Armstrong v. Life Ins. Co. of VirginiaAnnotate this Case
454 So. 2d 1377 (1984)
William E. ARMSTRONG, Doras Armstrong and James David Armstrong, by and through his father and next friend, William E. Armstrong v. The LIFE INSURANCE COMPANY OF VIRGINIA; Jonathan S. Shouse, Ronald DeZego, et al.
Supreme Court of Alabama.
July 27, 1984.
Patrick M. Sigler, Mobile, for appellants.
*1378 A. Danner Frazer, Jr. of Armbrecht, Jackson, DeMouy, Crowe, Holmes & Reeves, Mobile, for appellees.
This is an appeal by plaintiffs, William E. Armstrong, Doras Armstrong, and James David Armstrong, from a summary judgment in favor of the defendants, Life Insurance Company of Virginia (Virginia Life) and Jonathan S. Shouse. The action involved a claim for major medical insurance benefits under a group policy. We affirm.
A major medical group insurance policy was existing and in force between the Armstrongs and Life on March 27, 1980, when James David Armstrong, a dependent of William and Doras Armstrong, suffered injuries arising out of an electrical shock on the tennis courts of the Country Club of Mobile, in Mobile, Alabama. The injury to Armstrong was an accidental bodily injury arising out of or in the course of his employment.
Insurance claims for Armstrong's medical expenses were submitted pursuant to the group policy without any indication that the accident was work related. Between July and September of 1980, Virginia Life paid out a sum exceeding $21,000.00 toward satisfaction of these claims. In October of 1980, after discovering that the accident arose out of employment, Virginia Life denied coverage of any further bills and demanded reimbursement of the amount paid out. Denial of coverage was made pursuant to the Limitations Section of the policy, specifically Section IV, paragraph 8, which provides as follows:"The Benefits provided under these Major Medical Expense Insurance Provisions will not be payable for the following care, services, treatments or supplies:... "8. Those which result from an accidental bodily injury arising out of or in the course of employment or a sickness entitling the insured individual to benefits under a Workmen's Compensation Act or similar legislation."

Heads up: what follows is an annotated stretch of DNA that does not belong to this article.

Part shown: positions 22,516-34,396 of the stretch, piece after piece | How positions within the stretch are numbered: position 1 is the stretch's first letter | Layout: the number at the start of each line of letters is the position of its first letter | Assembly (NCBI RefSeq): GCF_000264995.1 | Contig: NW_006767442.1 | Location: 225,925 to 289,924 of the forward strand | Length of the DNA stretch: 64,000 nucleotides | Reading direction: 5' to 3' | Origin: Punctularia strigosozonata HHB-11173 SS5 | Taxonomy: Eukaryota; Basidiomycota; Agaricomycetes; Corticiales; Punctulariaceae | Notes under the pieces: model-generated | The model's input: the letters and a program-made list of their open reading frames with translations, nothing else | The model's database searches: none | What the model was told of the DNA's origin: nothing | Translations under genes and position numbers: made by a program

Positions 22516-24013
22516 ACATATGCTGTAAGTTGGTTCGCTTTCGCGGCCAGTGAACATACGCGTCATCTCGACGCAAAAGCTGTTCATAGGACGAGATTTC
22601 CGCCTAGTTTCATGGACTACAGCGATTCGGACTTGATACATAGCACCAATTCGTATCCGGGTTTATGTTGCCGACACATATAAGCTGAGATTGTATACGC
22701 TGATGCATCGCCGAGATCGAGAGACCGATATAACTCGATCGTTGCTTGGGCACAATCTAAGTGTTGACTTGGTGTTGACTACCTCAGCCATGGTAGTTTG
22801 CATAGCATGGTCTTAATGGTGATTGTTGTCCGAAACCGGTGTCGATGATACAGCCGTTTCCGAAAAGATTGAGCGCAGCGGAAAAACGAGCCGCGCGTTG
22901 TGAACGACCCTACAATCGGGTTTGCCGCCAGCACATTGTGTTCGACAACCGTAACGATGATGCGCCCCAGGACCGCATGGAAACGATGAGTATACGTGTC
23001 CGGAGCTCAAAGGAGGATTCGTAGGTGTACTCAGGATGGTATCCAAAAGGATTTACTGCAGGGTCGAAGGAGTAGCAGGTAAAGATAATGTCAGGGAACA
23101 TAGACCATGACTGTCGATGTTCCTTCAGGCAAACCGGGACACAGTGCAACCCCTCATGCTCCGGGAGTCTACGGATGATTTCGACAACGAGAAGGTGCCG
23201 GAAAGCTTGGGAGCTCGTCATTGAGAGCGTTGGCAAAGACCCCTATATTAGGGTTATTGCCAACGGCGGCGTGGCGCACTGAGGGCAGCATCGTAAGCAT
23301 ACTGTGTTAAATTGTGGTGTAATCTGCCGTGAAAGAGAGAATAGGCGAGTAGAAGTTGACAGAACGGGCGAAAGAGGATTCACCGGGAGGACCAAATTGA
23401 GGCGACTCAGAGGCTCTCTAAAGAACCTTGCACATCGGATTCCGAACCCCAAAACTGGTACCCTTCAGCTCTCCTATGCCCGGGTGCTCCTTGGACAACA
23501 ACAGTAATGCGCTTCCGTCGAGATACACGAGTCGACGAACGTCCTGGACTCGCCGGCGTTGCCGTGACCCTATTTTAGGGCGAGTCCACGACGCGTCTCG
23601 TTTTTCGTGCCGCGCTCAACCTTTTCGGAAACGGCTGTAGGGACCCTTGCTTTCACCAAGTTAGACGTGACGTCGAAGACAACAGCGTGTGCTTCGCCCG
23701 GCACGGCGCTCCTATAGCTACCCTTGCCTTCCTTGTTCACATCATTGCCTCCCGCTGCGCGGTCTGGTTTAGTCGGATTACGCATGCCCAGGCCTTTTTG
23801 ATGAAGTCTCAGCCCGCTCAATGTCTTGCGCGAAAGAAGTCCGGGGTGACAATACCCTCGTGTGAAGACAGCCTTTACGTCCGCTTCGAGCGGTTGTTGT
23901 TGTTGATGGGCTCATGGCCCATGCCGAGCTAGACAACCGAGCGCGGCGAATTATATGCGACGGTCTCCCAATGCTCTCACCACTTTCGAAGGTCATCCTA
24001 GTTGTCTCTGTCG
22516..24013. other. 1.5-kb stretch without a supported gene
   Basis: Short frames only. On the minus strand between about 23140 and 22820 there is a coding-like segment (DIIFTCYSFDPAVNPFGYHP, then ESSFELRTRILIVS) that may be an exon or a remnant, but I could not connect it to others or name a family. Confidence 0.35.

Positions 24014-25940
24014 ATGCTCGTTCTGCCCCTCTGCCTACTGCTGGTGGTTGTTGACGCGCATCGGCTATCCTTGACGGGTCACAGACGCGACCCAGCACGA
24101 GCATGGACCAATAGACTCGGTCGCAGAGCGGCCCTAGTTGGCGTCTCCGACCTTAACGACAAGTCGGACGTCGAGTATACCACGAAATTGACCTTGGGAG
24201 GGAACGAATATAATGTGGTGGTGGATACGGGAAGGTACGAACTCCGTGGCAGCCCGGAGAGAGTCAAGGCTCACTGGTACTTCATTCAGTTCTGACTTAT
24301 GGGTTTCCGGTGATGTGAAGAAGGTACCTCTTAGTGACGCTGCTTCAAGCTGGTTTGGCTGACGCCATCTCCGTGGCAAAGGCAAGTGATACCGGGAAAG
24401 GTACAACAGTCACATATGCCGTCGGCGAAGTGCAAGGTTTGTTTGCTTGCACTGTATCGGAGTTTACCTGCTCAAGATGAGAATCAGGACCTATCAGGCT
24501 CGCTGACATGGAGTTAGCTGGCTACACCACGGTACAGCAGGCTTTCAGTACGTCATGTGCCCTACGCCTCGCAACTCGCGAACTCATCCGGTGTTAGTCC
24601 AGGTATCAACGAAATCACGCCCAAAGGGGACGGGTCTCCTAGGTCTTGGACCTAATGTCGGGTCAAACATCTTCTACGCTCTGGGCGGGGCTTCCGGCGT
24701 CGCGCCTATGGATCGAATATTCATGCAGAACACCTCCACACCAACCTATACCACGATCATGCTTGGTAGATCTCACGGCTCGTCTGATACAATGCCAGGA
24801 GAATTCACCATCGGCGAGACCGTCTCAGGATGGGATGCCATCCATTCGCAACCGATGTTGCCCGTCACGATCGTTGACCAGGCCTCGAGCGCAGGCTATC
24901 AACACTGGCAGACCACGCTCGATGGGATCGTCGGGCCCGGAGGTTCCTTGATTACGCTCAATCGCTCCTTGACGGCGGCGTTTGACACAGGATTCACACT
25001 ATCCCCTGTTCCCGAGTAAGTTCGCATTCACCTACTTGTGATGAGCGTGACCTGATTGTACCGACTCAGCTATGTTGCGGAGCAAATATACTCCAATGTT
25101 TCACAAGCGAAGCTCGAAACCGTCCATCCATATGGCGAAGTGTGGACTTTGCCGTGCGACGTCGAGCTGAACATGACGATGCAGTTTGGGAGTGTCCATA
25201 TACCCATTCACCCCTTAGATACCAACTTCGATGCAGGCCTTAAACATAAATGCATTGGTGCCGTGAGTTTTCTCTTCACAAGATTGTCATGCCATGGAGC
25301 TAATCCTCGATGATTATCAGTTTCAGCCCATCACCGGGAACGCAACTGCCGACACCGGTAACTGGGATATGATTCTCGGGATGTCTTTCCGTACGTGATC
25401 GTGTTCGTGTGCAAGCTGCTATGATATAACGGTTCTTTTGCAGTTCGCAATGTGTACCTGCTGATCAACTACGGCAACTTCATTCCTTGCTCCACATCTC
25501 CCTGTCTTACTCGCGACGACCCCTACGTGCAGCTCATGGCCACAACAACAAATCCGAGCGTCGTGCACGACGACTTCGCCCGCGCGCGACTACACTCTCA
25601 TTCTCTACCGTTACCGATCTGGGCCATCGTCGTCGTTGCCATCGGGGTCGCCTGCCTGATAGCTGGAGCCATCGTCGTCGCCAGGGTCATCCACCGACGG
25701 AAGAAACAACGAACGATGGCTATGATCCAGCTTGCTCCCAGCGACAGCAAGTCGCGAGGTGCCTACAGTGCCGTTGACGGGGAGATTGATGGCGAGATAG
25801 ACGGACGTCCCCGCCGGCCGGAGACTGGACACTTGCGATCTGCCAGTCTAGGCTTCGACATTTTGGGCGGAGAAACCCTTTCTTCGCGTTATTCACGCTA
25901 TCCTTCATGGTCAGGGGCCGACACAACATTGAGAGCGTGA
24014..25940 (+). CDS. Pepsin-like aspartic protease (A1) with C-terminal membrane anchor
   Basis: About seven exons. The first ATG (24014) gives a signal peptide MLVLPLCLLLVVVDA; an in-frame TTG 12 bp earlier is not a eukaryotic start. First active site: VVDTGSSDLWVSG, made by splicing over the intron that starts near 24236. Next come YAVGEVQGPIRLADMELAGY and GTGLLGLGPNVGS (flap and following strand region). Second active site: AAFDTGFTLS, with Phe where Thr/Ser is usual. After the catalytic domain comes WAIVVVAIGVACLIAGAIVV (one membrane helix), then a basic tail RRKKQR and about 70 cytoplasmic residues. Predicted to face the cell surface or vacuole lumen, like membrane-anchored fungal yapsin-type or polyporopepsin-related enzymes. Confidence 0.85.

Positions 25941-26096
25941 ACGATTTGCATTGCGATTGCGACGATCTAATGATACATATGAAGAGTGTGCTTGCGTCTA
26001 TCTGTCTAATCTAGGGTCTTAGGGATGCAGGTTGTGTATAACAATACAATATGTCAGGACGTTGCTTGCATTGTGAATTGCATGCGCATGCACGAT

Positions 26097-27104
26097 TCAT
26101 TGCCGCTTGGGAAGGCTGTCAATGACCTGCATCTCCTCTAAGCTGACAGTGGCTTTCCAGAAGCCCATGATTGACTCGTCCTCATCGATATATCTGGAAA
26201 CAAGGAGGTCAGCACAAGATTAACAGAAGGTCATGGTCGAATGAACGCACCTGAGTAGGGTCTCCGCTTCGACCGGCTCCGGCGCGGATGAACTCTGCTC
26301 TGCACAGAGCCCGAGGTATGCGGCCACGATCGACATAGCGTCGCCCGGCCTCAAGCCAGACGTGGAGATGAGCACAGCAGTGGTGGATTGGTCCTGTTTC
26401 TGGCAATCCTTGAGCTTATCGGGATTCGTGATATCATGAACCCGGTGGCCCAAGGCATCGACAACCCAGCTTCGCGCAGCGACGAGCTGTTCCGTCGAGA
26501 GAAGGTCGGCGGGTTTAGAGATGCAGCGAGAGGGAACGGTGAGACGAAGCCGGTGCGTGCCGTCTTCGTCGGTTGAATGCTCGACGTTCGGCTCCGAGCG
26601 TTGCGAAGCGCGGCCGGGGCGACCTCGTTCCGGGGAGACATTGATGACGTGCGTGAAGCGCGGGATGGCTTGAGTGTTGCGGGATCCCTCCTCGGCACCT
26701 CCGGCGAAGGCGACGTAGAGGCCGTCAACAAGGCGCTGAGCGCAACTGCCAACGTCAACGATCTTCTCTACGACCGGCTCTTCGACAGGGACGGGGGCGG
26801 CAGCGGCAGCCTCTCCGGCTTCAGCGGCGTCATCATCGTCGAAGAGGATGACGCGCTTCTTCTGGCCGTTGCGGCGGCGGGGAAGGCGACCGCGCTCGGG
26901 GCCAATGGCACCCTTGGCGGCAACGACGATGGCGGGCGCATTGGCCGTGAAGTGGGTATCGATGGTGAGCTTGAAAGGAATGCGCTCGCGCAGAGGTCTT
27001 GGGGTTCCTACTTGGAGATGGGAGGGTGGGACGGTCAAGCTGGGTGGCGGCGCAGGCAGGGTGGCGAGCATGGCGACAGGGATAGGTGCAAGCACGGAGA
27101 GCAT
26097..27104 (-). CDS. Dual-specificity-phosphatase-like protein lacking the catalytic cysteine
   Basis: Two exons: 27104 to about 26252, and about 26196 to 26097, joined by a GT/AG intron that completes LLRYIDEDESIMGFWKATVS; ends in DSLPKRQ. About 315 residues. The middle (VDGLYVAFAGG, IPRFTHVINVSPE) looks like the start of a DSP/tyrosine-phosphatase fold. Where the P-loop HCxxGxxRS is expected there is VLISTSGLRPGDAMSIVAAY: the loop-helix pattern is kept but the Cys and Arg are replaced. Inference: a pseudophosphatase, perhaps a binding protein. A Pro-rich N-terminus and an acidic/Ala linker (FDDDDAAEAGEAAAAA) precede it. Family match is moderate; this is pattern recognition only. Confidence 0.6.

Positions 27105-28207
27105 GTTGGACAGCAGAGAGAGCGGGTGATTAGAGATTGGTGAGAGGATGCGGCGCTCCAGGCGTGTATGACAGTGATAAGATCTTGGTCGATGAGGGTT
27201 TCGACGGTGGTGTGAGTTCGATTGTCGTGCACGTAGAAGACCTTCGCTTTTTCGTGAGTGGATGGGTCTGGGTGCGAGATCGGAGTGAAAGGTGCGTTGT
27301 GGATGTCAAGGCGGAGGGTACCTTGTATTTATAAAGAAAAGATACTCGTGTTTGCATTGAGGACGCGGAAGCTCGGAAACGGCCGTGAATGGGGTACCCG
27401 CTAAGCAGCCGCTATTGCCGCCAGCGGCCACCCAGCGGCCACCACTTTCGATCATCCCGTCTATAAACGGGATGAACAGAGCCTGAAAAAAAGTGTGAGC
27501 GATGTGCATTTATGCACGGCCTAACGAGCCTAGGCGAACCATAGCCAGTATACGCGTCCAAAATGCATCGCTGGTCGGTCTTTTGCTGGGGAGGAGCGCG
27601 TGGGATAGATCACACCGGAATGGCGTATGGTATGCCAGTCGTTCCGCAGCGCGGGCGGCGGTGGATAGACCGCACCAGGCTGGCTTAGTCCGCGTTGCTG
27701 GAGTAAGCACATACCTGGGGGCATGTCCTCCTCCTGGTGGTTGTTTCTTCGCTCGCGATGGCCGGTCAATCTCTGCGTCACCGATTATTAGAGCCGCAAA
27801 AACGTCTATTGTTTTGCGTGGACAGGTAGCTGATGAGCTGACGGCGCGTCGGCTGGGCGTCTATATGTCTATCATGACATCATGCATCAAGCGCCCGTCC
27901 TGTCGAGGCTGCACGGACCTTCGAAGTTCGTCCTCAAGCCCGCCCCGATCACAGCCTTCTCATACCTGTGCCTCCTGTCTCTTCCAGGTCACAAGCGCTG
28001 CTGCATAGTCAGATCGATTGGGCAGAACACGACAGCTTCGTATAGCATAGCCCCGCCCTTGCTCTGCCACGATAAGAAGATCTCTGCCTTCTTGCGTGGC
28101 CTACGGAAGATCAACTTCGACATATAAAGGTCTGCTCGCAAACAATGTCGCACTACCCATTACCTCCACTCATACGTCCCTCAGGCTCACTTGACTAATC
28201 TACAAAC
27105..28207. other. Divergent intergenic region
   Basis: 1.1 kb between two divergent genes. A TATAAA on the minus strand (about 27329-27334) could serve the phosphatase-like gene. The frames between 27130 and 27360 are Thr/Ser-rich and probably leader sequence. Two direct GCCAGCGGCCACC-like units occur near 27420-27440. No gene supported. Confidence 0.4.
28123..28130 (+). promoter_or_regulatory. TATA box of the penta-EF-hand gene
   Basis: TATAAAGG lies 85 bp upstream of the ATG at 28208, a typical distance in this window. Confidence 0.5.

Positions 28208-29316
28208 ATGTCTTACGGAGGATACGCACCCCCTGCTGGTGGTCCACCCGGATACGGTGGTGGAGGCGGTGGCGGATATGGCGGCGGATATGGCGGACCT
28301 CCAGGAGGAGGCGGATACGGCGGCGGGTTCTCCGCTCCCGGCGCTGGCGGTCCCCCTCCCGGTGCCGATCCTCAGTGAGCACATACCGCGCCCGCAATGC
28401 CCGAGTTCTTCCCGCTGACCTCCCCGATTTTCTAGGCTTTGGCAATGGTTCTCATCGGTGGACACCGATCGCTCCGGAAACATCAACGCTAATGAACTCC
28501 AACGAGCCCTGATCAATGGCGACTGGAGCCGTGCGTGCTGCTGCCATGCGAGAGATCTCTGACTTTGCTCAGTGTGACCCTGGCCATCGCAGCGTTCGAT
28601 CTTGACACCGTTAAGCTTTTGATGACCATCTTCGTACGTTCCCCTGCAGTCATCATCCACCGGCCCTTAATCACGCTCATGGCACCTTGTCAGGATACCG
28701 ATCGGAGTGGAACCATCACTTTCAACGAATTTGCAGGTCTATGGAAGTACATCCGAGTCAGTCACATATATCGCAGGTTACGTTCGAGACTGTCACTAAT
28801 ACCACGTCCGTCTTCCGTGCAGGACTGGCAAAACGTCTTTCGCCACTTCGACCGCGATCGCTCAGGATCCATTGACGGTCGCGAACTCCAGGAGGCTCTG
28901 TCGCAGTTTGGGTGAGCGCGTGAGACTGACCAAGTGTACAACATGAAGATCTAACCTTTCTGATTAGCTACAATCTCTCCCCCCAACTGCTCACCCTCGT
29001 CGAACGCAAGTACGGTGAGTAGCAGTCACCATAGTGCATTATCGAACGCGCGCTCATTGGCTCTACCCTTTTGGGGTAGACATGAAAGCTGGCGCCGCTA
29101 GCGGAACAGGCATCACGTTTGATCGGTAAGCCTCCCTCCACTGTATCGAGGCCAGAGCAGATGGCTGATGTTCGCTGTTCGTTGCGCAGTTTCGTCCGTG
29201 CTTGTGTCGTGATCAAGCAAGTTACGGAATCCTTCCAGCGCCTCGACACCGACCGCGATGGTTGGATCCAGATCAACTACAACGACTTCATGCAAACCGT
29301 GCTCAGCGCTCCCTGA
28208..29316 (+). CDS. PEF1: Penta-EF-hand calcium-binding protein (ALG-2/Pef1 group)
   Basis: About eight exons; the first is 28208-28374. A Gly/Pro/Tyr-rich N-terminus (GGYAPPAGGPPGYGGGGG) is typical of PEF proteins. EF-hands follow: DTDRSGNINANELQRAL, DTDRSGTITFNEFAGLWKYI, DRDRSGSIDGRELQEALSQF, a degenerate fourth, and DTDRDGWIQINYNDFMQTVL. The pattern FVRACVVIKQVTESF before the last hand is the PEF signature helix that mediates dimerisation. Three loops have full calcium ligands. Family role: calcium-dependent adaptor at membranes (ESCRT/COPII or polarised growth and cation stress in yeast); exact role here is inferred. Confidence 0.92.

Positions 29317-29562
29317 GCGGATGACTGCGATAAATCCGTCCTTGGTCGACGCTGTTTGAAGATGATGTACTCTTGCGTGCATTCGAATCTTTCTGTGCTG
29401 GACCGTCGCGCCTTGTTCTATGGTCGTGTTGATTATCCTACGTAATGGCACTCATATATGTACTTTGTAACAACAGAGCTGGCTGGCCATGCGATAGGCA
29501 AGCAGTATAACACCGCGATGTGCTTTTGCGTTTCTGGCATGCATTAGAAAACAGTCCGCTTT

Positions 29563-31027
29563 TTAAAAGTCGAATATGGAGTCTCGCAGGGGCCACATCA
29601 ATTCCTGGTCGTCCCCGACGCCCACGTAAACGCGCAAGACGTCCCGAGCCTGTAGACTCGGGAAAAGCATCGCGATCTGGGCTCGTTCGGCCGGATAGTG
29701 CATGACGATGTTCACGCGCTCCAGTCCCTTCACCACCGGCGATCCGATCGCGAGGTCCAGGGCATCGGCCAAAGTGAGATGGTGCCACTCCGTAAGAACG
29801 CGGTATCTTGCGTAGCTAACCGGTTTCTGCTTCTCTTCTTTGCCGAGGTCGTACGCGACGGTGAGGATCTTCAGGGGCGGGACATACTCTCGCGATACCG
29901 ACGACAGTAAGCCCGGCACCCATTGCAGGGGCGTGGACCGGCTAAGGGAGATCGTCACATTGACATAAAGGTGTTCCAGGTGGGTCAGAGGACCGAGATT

The Armstrongs asserted that a Virginia Life agent represented to them at the time they purchased the policy that coverage would apply to dependents even if they were employed, as long as workmen's compensation benefits were not provided. The agent for Virginia Life admitted that this representation was made because that was his understanding of the policy provision. Neither the Armstrongs nor the agent, who was no longer employed with Virginia Life at the time of the accident, conveyed to Virginia Life information that the representation had been made.
The Armstrongs' complaint contained four causes of action: (1) claim for benefits due under the insurance policy; (2) negligence in denying coverage; (3) fraud and misrepresentation; and (4) bad faith denial of coverage. Both parties filed motions for summary judgment based upon the pleadings, the depositions, and the affidavits submitted. The trial court held that the policy provided coverage but denied the other claims of fraud, misrepresentation, negligence, and bad faith. In denying the bad faith claim the court found that Life had a legitimate reason for denial of coverage.